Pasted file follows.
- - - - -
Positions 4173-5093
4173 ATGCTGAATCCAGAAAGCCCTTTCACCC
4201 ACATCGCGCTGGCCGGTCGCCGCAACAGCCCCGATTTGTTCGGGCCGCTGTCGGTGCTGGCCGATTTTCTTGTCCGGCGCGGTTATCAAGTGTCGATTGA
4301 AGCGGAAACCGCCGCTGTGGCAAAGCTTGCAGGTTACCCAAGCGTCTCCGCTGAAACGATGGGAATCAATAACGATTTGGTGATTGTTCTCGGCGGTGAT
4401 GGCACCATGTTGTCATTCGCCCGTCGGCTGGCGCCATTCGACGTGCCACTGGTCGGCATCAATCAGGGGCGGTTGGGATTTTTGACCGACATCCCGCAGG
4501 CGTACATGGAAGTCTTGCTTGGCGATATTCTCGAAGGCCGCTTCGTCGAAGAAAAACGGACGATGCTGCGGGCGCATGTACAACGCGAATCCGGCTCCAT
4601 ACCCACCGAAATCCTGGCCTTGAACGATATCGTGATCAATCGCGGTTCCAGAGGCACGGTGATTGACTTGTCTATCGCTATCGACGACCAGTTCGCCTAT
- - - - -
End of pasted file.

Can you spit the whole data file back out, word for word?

Positions 4173-5093
4173 ATGCTGAATCCAGAAAGCCCTTTCACCC
4201 ACATCGCGCTGGCCGGTCGCCGCAACAGCCCCGATTTGTTCGGGCCGCTGTCGGTGCTGGCCGATTTTCTTGTCCGGCGCGGTTATCAAGTGTCGATTGA
4301 AGCGGAAACCGCCGCTGTGGCAAAGCTTGCAGGTTACCCAAGCGTCTCCGCTGAAACGATGGGAATCAATAACGATTTGGTGATTGTTCTCGGCGGTGAT
4401 GGCACCATGTTGTCATTCGCCCGTCGGCTGGCGCCATTCGACGTGCCACTGGTCGGCATCAATCAGGGGCGGTTGGGATTTTTGACCGACATCCCGCAGG
4501 CGTACATGGAAGTCTTGCTTGGCGATATTCTCGAAGGCCGCTTCGTCGAAGAAAAACGGACGATGCTGCGGGCGCATGTACAACGCGAATCCGGCTCCAT
4601 ACCCACCGAAATCCTGGCCTTGAACGATATCGTGATCAATCGCGGTTCCAGAGGCACGGTGATTGACTTGTCTATCGCTATCGACGACCAGTTCGCCTAT